Tag Archives: Ubuntu

Building a Linux system for a Child, part2: Distros and software

The last article in this series described some of the more general realities of running Linux on a child’s computer. Now that I’ve (surely) convinced you to go ahead an put GNU/Linux on your child’s computer, it’s time to get down to nuts and bolts: which distribution, and what software?

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Backporting with apt-src

So often with Linux distributions, the choice is between running a bleeding-edge system, or sticking with stable (and sometimes stale) software.  Most of us settle in to a distro that balances both to our liking, but there are times when you just have to have a little newer version of a package than the default repositories offer.  While it’s great to find a backport repo or PPA that offers newer stuff, sometimes that’s not possible.

So for times like that, I’m going to describe a method by which Debian or Ubuntu users can backport their own software using handy little tool called “apt-src”.

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Debian for Ubuntu people

It’s no secret that many people’s first Linux experience these days is on Ubuntu; yet as they — for one reason or another — find themselves needing to branch out into the wider Free OS world, Debian is often the next stop along the road.  Having introduced a few Ubuntu users (in real life or online) to Debian, I’ve noticed a few common stumbling blocks, and thought it might be nice to offer a little guide for those making the transition (or expansion) to Ubuntu’s parent distro.

It’s also no secret that there tends to be a bit of friction between the Debian and Ubuntu communities, both users and developers, for a variety of reasons.  For the record, I appreciate and use both distributions quite a bit, so I hope that this article will help users from both camps have a healthy appreciation for the other.

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Ubuntu Studio 12.04

A screen cap of the Ubuntu Studio Desktop

The Ubuntu studio 12.04 desktop.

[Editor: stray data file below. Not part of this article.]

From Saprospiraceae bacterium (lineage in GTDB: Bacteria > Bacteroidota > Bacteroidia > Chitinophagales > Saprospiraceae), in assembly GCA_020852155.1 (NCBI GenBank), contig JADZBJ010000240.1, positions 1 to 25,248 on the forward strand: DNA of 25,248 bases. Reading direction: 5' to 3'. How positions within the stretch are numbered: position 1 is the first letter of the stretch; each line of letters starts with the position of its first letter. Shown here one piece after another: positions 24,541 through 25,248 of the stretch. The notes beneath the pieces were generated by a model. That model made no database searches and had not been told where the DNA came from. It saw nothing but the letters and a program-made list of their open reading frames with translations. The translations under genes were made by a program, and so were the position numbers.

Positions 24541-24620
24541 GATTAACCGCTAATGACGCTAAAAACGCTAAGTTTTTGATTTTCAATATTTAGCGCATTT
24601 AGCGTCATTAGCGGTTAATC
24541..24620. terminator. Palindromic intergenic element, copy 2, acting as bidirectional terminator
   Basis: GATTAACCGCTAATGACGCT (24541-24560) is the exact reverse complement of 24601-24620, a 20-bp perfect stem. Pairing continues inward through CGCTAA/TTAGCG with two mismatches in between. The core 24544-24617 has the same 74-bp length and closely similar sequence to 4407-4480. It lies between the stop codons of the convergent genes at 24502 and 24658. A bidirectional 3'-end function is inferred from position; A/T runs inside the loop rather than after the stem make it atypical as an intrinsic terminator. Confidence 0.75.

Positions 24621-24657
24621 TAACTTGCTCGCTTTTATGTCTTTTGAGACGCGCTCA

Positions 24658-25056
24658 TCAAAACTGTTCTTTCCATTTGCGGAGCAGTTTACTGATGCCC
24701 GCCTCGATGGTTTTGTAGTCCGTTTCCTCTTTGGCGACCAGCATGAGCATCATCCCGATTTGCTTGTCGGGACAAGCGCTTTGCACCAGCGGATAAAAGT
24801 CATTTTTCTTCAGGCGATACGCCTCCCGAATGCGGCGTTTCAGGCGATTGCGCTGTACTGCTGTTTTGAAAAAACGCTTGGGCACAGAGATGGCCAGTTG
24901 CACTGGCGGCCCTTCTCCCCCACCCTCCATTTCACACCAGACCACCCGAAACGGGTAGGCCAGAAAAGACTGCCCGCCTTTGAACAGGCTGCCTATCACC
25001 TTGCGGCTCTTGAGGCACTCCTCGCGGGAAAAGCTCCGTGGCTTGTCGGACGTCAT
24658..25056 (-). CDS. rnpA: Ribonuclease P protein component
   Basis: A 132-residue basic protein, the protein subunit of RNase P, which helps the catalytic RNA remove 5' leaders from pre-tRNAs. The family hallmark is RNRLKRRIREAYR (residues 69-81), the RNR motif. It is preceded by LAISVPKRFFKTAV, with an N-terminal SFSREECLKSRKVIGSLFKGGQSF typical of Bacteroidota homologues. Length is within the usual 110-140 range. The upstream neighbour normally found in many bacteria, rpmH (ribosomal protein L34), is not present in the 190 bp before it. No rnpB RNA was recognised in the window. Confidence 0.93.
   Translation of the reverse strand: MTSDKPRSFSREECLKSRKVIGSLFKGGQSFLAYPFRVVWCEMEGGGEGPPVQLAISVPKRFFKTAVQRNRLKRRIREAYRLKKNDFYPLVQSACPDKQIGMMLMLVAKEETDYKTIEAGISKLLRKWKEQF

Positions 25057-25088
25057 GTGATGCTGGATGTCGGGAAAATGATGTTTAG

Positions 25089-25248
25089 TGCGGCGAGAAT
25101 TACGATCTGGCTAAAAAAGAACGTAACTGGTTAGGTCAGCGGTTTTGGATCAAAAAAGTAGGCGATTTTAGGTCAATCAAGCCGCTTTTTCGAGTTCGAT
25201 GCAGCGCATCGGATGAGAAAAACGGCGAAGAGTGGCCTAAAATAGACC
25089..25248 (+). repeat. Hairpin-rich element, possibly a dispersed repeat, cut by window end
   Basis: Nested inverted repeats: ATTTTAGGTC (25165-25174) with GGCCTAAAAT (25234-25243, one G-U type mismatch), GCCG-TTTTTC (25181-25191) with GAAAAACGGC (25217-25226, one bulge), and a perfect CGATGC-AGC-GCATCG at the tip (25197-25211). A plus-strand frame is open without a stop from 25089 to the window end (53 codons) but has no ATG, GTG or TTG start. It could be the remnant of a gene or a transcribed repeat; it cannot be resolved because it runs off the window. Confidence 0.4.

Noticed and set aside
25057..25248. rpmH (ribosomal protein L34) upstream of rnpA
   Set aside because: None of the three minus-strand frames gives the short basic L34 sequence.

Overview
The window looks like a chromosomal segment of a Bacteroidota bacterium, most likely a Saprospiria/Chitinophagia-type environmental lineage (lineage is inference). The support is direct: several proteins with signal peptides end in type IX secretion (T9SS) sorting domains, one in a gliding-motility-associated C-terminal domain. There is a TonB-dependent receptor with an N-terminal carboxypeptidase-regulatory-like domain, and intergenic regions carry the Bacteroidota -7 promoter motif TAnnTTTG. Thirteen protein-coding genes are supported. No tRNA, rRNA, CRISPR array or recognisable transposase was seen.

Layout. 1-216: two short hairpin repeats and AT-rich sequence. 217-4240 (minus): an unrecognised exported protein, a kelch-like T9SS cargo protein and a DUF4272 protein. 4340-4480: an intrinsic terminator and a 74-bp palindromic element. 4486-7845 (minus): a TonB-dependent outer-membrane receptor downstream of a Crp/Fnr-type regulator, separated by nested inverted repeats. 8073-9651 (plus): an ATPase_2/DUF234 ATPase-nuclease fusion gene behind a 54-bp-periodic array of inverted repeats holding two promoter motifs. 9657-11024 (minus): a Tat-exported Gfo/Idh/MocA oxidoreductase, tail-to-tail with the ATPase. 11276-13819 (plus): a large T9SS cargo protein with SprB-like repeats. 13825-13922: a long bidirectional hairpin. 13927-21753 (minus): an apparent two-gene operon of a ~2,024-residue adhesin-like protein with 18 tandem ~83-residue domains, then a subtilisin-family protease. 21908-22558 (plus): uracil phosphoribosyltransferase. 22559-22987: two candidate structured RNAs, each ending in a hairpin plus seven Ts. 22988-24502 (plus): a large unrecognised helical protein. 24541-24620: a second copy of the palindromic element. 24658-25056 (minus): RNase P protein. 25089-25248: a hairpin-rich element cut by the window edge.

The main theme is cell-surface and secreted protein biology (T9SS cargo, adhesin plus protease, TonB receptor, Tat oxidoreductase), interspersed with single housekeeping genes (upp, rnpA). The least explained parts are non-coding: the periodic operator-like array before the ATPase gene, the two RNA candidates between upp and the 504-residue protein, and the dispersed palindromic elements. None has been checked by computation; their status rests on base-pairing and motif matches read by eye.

Not so long ago, I posted about my attempts to bring my old DAW system back to life with Lubuntu.  Emboldened by my success, and eager to get it on a nice firm LTS-release foothold, I tried to upgrade it to Precise Pangolin a few weeks ago.  Sadly, the results were not so great:  after upgrading, I ran afoul of a mysterious bug that caused Ardour, Audacity, and Hydrogen (and possibly other programs) to segfault when I started them.  Despite my best efforts to track down the error (probably caused by my liberal use of PPAs and 3rd-party repositories), it became clear I needed to start afresh.

This time I decided to skip a bit of the DIY and just grab a ready-made audio production distro; after all, there are plenty of them out there, aren’t there?  Well, the hunt began for an audio-production oriented distro that would work decently on an older 32-bit system while promising future updates; and yes, believe me, my not-so-fond-of-Ubuntu friends out there, I didn’t limit myself to ‘buntuland.  Yet search as I might, every project I found seemed either at least 18 months stale (if not out-and-out abandoned), or a one-man project based on Debian or Ubuntu anyway.  In the end, Ubuntu studio seemed best to fit the bill.  So I downloaded the nearly 2 GB .iso file, popped it on my flash drive, and loaded it onto the old workhorse; and here, dear reader, are my findings so far…